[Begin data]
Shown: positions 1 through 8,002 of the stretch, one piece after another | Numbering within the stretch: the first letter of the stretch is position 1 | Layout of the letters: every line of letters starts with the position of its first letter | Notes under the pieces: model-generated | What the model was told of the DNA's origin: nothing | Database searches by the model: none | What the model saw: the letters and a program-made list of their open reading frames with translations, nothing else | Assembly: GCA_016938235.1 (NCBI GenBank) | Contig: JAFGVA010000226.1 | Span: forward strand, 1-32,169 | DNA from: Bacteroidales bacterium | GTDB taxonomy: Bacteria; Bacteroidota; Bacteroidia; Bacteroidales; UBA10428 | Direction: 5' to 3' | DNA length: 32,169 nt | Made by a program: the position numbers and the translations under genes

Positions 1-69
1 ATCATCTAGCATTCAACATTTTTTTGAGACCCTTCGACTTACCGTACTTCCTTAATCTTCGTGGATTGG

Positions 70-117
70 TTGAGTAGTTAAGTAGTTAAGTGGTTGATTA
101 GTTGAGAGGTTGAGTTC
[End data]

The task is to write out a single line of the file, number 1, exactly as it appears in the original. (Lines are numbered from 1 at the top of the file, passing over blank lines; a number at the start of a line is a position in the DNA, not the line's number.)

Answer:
Shown: positions 1 through 8,002 of the stretch, one piece after another | Numbering within the stretch: the first letter of the stretch is position 1 | Layout of the letters: every line of letters starts with the position of its first letter | Notes under the pieces: model-generated | What the model was told of the DNA's origin: nothing | Database searches by the model: none | What the model saw: the letters and a program-made list of their open reading frames with translations, nothing else | Assembly: GCA_016938235.1 (NCBI GenBank) | Contig: JAFGVA010000226.1 | Span: forward strand, 1-32,169 | DNA from: Bacteroidales bacterium | GTDB taxonomy: Bacteria; Bacteroidota; Bacteroidia; Bacteroidales; UBA10428 | Direction: 5' to 3' | DNA length: 32,169 nt | Made by a program: the position numbers and the translations under genes